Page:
Although there has always been natural gas production in America, hydraulic fracking has given rise to substantial drilling activity in several Northeastern states along the Marcellus and Utica shale formations. Pennsylvania, West Virginia and Ohio have substantial reservoirs of natural gas, but the impact this boom will have on state finances is not yet known. These new supplies have come to market when demand is down and have swamped the nation's usage and storage capacity, driving gas prices down to record lows. States that rely on, or plan for, revenues from energy severance taxes will face a lot of volatility from demand and price changes. Natalie Cohen, head of municipal research at Wells Fargo, sketched it out in a recent report:

from MuniLand:

Proximity to the madness

More alarms are ringing in muniland today. Moody's issued a statement announcing that it was putting on review five states which have Aaa ratings. Aaa is Moody's highest rating, and the agency is concerned that knock-on effects from the federal government could weaken the ratings of these states.

I made this chart detailing the specific rationale Moody's used for each state from the statement they released today. Note that states which have a large dependence on federal jobs and contracts dominate the list.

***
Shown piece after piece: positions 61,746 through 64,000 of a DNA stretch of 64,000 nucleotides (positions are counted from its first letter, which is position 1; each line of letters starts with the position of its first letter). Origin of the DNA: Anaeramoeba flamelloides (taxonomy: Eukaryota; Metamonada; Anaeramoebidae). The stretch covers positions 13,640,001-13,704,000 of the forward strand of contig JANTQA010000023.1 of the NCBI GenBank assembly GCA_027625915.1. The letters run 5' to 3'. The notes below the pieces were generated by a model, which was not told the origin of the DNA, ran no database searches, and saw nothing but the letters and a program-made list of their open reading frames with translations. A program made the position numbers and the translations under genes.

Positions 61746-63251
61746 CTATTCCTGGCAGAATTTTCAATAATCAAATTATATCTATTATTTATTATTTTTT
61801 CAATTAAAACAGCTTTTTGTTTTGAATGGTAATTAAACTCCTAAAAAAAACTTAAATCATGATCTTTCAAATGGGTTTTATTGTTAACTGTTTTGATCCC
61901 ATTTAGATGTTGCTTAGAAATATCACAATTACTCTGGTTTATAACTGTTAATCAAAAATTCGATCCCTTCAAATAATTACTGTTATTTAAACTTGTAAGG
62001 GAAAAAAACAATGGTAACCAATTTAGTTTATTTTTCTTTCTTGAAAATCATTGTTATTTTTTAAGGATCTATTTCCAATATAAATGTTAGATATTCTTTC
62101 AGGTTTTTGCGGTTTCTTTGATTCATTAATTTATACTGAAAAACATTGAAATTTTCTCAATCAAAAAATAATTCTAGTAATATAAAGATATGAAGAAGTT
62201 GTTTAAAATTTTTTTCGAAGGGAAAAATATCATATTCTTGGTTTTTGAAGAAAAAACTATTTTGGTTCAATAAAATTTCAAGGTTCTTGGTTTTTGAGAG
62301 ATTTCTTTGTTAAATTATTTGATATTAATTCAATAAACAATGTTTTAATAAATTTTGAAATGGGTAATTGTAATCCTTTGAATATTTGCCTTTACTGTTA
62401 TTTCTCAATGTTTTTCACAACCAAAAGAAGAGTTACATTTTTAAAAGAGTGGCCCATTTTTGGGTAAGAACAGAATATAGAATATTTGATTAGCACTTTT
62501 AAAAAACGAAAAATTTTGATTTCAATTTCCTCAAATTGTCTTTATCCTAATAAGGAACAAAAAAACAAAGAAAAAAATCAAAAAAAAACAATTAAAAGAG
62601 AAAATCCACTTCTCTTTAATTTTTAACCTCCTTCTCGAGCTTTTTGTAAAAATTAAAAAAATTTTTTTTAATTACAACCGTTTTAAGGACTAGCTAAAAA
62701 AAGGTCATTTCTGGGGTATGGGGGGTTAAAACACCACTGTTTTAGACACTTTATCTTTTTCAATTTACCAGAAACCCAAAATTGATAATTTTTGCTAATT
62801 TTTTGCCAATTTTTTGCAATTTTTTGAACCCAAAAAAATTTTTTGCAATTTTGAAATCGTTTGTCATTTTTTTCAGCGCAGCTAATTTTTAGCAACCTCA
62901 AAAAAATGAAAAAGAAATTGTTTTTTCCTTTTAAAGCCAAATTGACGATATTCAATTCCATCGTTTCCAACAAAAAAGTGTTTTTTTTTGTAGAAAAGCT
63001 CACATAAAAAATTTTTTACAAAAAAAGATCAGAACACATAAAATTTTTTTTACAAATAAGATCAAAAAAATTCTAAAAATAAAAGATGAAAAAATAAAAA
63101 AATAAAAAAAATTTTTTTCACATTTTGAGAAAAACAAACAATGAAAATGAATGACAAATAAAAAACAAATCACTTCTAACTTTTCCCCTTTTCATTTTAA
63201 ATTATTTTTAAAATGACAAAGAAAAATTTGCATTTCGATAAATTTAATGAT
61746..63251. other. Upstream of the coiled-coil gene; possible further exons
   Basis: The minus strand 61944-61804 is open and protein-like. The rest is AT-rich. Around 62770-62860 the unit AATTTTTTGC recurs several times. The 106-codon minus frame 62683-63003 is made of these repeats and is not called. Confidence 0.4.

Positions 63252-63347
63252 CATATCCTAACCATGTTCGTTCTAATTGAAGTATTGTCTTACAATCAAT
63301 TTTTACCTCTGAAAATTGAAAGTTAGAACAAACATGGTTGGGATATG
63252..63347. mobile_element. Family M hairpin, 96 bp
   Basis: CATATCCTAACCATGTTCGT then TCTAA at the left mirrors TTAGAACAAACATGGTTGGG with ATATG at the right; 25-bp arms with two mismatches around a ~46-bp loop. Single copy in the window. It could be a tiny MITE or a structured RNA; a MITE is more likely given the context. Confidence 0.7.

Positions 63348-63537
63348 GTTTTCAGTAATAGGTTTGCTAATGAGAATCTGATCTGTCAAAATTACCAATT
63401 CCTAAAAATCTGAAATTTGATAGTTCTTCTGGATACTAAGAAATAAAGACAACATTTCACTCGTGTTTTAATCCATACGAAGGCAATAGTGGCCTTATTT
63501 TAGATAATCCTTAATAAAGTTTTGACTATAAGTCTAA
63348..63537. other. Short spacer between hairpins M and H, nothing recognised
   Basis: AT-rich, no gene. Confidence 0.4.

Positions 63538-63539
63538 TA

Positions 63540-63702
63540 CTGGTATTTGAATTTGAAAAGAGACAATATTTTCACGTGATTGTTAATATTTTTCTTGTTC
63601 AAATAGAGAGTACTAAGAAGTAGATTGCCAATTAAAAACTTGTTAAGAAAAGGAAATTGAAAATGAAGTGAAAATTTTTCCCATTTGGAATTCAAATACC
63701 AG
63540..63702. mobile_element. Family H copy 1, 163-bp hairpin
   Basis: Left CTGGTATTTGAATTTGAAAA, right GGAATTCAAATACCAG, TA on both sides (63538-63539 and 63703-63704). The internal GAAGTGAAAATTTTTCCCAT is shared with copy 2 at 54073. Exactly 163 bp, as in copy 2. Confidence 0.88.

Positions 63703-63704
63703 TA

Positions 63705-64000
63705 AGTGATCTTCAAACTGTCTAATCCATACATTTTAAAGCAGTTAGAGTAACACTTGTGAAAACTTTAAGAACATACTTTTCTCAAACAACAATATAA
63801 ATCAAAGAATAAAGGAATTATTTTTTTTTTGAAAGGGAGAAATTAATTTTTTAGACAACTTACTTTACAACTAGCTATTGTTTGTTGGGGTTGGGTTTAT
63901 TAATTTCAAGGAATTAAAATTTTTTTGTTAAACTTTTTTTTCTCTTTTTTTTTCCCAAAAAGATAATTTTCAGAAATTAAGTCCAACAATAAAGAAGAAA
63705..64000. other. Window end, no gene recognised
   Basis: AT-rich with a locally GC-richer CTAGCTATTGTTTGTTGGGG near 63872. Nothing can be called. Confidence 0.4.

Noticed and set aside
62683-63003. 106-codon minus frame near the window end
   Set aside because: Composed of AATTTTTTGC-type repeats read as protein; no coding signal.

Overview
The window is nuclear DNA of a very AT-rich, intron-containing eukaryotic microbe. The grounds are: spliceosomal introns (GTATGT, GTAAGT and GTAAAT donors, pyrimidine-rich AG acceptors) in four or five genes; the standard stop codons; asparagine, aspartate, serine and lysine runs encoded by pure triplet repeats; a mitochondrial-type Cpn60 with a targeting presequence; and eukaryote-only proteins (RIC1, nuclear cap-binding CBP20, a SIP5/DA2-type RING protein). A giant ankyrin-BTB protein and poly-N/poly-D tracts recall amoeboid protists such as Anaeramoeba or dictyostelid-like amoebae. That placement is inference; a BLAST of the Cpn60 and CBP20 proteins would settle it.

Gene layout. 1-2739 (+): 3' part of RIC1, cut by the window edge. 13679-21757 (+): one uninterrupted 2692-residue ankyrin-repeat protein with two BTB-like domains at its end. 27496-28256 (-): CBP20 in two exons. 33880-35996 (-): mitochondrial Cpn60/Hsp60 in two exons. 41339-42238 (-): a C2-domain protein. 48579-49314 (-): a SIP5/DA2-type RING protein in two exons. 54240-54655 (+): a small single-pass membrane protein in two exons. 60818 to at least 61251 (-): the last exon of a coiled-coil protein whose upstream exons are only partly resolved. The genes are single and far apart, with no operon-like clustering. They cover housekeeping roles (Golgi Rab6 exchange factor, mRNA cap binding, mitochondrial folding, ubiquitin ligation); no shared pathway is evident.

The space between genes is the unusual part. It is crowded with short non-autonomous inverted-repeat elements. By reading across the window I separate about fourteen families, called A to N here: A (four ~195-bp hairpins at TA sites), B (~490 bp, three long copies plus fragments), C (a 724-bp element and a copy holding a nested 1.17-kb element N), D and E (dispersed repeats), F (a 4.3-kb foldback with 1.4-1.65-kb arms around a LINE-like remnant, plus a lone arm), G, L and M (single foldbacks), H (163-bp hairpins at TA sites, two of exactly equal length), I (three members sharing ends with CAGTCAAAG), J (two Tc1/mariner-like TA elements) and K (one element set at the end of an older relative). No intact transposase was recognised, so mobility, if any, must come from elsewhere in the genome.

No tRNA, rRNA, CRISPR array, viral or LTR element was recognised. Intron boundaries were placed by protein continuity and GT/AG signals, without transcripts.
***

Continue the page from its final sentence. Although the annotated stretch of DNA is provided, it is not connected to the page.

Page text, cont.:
from Photographers' Blog:

Tips on the fire line

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My rental SUV smells like a junior high school locker room manned by a chain-cigar-smoking gym instructor and I am standing on the side of the road with my pants and shirt half off cleaning myself with baby wipes and I am itching in areas that are not suppose to itch like that… yeah, I am in the field covering a wildfire.

Luckily I keep a "go" bag with all my own fire gear in it. I got the call in the evening and had arrangements to fly to Albuquerque, New Mexico, the next morning. I was being sent to cover the Wallow Wildfire, which has turned into Arizona's largest fire in history, and was right on the border with New Mexico heading to the community of Luna, New Mexico. Thankfully I had editors that trusted me and knew I had been to a few of these rodeos before and would let me make the calls as to where I would go for photos and take the risk of getting out ahead of the fire.

from Oddly Enough Blog:

Hey Billy, you’re gettin’ out of hell!

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Blog Guy, I need your help. I have too much important stuff on my mind lately, and I need something to think about that is totally irrelevant.

PARDON/BILLYTHEKIDI mean, this needs to be so inconsequential that after I think about it, I'll feel dirty just for wasting my time on it.

from Tales from the Trail:

Arizona immigration law controversy hits border governors’ conference